Mullen Monday: Pitts is back

Nov 23, 2020 | 0 comments

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Dan Mullen held his weekly press conference on Monday afternoon to update injuries, discuss Kyle Trask’s remarkable journey once more, preview the Kentucky game, and more. 

Here are the highlights. 

  • Tight end Kyle Pitts (concussion/nose injury) and linebacker James Houston (undisclosed) are expected back this week. There's nobody new on the injury front. Receiver Trent Whittemore will be out for another week or two as he recovers from a broken rib and a punctured lung. 
  • Kentucky is a really good team. Their 63-3 loss to Alabama last week was out of the norm for them. Some weird things happened in that game. Mullen thinks they're stout upfront and have one of the best pass defenses in the league. They know they'll get their best shot.
  • The Gators didn't play their best game against Vanderbilt. However, they still won by 21 points on the road in an 11 a.m. game. The 2006 national title team had to recover an onside kick to hold on in a similar situation. They started slow but got that 14-point swing to bridge the halves, put a few stops together, and scored on a 99-yard drive. There were still some positives in that game.
  • Pitts is another weapon that they'll add to the mix. The other tight ends are playing well, so he'll be in a battle for playing time. He's a matchup problem and helps open things up for other players.
  • Pitts wanted to play against Vanderbilt, but UF decided to hold him out. Mullen doesn't think Pitts ever considered opting out.
  • They've bumped back their Thursday practice and will have a team Thanksgiving dinner that day instead of allowing the players to go back home for the day as they normally do. 
  • This offense has some maturity that allows them to make some in-game adjustments. For example, Vanderbilt played them differently than what they expected based on film, and they were mature enough to execute those adjustments quickly. 
  • Opposing offenses are trying to snap the ball as fast as possible against them, and they've got to adjust to line up faster. If they run a play inside, they'll be able to snap the ball faster than after a play outside the numbers. There are pluses and minuses to that strategy, as Vanderbilt hurt themselves by snapping the ball with a receiver still offside.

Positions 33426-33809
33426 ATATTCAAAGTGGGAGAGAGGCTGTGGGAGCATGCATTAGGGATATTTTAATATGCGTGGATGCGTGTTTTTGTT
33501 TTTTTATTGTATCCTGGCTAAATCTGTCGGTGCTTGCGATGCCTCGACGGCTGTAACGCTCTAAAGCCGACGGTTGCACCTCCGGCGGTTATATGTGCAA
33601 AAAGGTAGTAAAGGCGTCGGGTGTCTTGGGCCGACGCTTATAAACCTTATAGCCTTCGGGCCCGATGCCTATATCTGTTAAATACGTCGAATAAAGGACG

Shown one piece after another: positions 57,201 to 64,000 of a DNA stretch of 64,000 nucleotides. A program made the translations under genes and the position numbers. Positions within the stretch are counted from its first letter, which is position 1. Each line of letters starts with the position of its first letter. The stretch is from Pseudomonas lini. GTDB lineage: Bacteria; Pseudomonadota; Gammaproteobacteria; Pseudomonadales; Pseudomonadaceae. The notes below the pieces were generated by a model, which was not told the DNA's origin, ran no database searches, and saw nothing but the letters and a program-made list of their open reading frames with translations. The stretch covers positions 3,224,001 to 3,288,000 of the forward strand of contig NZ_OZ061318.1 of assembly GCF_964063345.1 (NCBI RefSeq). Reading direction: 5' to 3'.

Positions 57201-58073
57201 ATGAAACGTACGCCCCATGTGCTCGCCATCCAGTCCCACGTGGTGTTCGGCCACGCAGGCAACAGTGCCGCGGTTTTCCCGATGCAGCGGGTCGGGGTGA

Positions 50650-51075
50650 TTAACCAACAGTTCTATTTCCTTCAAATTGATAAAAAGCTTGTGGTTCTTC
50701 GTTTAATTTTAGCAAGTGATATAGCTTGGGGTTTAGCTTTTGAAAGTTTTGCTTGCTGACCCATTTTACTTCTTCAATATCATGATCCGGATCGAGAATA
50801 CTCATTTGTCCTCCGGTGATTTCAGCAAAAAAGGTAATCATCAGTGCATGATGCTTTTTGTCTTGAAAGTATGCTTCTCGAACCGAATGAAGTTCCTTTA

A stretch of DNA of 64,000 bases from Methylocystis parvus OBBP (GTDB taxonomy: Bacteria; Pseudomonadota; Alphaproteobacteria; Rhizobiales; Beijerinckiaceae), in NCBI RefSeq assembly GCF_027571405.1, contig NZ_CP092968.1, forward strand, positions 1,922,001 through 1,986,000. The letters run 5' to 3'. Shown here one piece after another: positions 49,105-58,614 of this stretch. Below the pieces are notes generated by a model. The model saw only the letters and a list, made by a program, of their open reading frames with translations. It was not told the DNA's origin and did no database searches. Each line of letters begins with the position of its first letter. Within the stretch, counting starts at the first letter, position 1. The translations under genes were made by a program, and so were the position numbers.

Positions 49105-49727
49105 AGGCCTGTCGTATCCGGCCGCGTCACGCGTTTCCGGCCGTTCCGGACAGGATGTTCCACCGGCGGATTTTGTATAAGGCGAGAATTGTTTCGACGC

• Backup linebackers Jesiah Pierre and Ty’Ron Hopper prepared for their moment in the Vandy game, but there are a lot of things they can do better, as neither graded out as a ‘Champion.’ Mullen was noncommittal as to whether they’d play more this week.
  • He thinks their defensive adjustments are going pretty well. They gave up seven points over the final eight drives on Saturday. He doesn't get upset when the opposing offense makes great plays. It only bothers him when his defense doesn't execute what they're supposed to do, and he thinks a lot of Vanderbilt's big plays were just good offense. “For the majority of the game, I thought we were solid.”
  • Trask playing well without Pitts the past 2 ¾ games highlights the great job he's doing of spreading the ball around the field and taking what the defense gives him. They tell the receivers not to get frustrated because some teams are going to take you out of the game, which will free up somebody else. Other games, the roles will be reversed.
  • Personal achievements and individual awards don't cross his mind during games. If they keep winning, he thinks the recognition will follow. “If we keep winning and we're successful, Kyle's going to continue putting up big numbers.” So, he just focuses on winning games.
  • The tight ends are a big part of the offense, and they knew Kemore Gamble and Keon Zipperer were capable. They have a lot of confidence in them, and they prepared to be ready for their moment. They didn't have to change the offense at all. He also thinks they benefited from opponents focusing more on the outside receivers with Pitts out.
  • He has a lot of confidence in Trask to make tight-window, high-risk throws because he knows that Trask knows what he is doing and has calculated the risk. He doesn't see Trask make a lot of poor decisions that way. He goes where the reads take him and makes the throws on time.
  • He had confidence in Trask in the Kentucky game last year. He's shown since then that, if you're willing to make sacrifices and work hard, you can accomplish great things.
  • Getting the players to buy-in to rotating is huge, and he thinks it helps when you see the number of guys they have playing in the NFL. It's a little trickier early on in the season, but once they start seeing the balance in touchdown catches, they understand that they just need to be patient.
  • They like to play a lot of players to keep everybody fresh for all four quarters and to get everybody some experience so they're ready to go in should somebody get injured later, Mullen said. It also keeps the young guys motivated because they know that they're going to get some snaps. The receiver position is a great example. Despite losing four seniors to the NFL, they still had players like Kadarius Toney, Trevon Grimes and Jacob Copeland who had already played in some big games.
  • When Mullen was at Utah, their starting quarterback got hurt, and Alex Smith had to start four days later. That's the closest comparison he can think of for Trask’s story. His story is different, though, because they knew that Alex Smith was going to be their future at some point. That wasn't the case with Trask. You can come up with a lot of reasons why he wouldn't be here, which is what makes his story special.


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